“Come follow me,” Jesus said, “and I will make you fishers of men. At once, they left their nets and followed him.” Matthew 4:19
At once. That is the operative word. Would they have done it if they had thought about it? Written out the pros and cons? Sought advice? Prayed about it? Wondered if it could possibly be God’s will for them to NOT provide for their wives and children? To abandon the vocation for which they had trained all their lives? And all their assets? To follow someone they had never heard of? With no reputation or references?
No sensible person would have done that.
When we hear Jesus speak, it’s safest to obey him at once. Once we get into wondering if what we have heard him say “makes sense,” we often end up not doing it.
Because why should it make sense to us? God often hands over just one piece of the jigsaw at a time, illuminates just the stretch of the road on which we are to walk.
* * *
Our friend Paul discipled Roy and I over a five year period during which I was struggling with two things–to break the hold of writerly ambition over my heart; and to do my fair share of housework. The former we decided could only be done by laying that ambition on the altar for God to do with what he pleased.
I was most unsuccessful in both these projects. I’d lay my writing down one day; take it back the next day. Be the perfect helpmate and housewife one day. Not do a stitch of housework next week.
I used to send in several typed sheets of homework to Paul weekly. (We studied two courses he had written together–Sonship and The Love Course.)
Finally, he said quietly, “Anita, your insights are priceless. You should publish them. But if you do not obey God’s voice, he will take them away and not give you any more.”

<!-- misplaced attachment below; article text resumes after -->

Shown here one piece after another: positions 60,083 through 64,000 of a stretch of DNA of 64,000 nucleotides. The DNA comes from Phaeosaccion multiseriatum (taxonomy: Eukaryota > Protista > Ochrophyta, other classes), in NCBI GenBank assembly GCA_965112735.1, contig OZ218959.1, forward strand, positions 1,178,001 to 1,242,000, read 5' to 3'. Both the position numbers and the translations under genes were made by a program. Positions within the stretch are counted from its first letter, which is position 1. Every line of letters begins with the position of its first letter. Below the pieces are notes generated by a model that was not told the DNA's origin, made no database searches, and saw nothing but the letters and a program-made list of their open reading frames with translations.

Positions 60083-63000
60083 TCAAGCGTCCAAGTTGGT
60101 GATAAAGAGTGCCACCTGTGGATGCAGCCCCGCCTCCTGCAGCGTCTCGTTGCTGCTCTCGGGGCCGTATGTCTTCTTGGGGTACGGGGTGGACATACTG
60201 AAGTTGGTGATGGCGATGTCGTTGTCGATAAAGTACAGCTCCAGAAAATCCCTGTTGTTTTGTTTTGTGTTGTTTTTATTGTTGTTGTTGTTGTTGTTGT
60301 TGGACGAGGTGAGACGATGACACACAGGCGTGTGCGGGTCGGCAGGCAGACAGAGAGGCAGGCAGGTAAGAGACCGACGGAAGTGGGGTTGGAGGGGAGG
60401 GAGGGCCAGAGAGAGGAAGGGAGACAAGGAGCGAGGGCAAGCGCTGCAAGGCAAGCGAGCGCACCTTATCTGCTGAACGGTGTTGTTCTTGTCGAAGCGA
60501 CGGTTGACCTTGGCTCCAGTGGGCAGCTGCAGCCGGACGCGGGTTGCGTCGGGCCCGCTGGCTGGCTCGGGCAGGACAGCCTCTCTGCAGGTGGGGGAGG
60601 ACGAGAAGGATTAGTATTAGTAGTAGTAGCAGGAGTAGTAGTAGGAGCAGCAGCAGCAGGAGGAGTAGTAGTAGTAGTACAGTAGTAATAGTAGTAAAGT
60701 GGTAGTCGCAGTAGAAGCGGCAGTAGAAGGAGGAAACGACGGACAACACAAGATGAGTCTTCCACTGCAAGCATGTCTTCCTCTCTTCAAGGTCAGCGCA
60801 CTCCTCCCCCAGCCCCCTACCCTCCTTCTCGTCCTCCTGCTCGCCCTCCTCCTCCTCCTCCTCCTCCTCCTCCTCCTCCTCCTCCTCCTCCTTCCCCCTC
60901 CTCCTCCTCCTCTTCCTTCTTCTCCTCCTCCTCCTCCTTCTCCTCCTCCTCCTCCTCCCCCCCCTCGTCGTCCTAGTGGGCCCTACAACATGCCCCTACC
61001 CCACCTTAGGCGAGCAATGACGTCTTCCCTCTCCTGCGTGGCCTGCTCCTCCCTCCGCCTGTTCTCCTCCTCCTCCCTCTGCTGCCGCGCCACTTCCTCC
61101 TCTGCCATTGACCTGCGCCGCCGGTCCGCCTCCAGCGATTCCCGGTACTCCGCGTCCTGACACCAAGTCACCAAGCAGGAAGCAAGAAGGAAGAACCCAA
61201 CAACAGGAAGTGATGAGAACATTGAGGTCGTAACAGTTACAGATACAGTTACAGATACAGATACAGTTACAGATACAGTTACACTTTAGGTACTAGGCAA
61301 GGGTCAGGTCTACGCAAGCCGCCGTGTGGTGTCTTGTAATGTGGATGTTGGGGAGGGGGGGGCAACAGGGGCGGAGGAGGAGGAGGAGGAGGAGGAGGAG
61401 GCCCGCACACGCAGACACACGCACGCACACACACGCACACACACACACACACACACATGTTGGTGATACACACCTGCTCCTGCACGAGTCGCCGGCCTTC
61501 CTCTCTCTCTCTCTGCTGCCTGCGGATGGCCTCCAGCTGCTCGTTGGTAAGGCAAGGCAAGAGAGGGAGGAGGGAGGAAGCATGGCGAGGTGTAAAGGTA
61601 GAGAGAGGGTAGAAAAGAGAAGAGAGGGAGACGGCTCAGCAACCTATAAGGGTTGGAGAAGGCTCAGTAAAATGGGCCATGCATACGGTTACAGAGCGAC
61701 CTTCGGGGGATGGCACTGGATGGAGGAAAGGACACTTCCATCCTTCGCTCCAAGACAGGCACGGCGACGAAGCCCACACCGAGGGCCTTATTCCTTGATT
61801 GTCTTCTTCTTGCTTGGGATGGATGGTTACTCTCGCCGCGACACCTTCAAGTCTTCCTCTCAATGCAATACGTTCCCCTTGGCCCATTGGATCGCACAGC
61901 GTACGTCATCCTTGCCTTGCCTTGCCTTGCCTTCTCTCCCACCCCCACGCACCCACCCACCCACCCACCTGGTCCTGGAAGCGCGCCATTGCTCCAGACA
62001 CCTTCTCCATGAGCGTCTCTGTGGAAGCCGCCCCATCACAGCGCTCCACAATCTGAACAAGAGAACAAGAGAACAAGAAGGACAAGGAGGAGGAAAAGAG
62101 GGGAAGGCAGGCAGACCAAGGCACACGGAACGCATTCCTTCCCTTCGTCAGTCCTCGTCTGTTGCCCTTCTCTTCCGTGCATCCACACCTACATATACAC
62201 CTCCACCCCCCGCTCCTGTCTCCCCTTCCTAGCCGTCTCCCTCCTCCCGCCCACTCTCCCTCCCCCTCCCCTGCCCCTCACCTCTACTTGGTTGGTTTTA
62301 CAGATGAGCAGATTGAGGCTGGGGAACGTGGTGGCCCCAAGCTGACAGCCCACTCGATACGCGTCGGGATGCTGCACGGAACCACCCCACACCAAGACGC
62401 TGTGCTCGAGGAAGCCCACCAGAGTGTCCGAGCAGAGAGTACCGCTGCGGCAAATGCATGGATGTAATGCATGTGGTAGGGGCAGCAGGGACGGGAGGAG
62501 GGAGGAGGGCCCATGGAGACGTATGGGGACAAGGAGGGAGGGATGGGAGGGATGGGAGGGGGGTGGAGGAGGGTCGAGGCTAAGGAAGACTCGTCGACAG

I was silent. And chilled.
And my ability to obey God’s voice, even when it is difficult and costly began to grow.
* * *
Jesus issued his invitation to Peter, Andrew, James, John, Matthew. And moved on. If they dilly-dallied or refused initially, they might have missed the adventure of their lives.
The risk of not obeying what we hear God say, when we hear him say it, is that “later” too often becomes never.
There’s an adage, “God is a gentleman and soon gives up speaking to those who do not hear his voice.” I don’t know if that’s true or not. But if we continually ignore God’s promptings to be kind, generous, or self-sacrificial in specific ways, we harden our hearts, deafen our ears, and train ourselves to shut out God’s voice.
And the greatest risk of often saying “no” is that we can lose our ability to know for sure what God’s voice sounds like. Is that God? Or not? We are unsure.
But the more we obey, the more we hear his voice with crystalline clarity.
“How you know it’s God?” one might be asked. Because I have often heard him before. I recognise the timbre of his voice. His accent.
* * *
I sped-read Living at the Edge the autobiography of David Pytches a few years ago. He had saved money for university, and then, as a young man in the army was lovingly mentored and discipled by an older couple who lived in an abandoned railway carriage, and poured themselves into the young servicemen. He hears God tell him to give all the money he had saved to the older Christian. He does so, potentially giving up his opportunity to go to university.
Later on, David has amazing adventures with God, is instrumental in introducing the Charismatic renewal and John Wimber to Anglicanism, and in founding New Wine, Soul Survivor, you name it. Mike Pilavachi emerged from his mentoring, as did Matt Redman. His own children are key players in the charismatic revival in England.
“Wow,” I thought. “How scary.” What if David Pytches had refused to give away his college money at God’s prompting? What if he had procrastinated? What if he let himself believe he had imagined it?
Then the next time he heard God speak, he could again have told himself that he imagined it, that obeying God in such things was something impulsive hotheads did. That other people did.
He might have left sad so many times that he would no longer know God’s voice, no longer be able to pick up the still whisper from the noise around him.
He would have lost the ability to be absolutely sure that the voice he heard was God’s. Or not.
And so might have missed the adventure of following that voice, calling. Calling him to adventure. As he calls all of us.
Oh, Lord, strengthen my resolve to obey you promptly.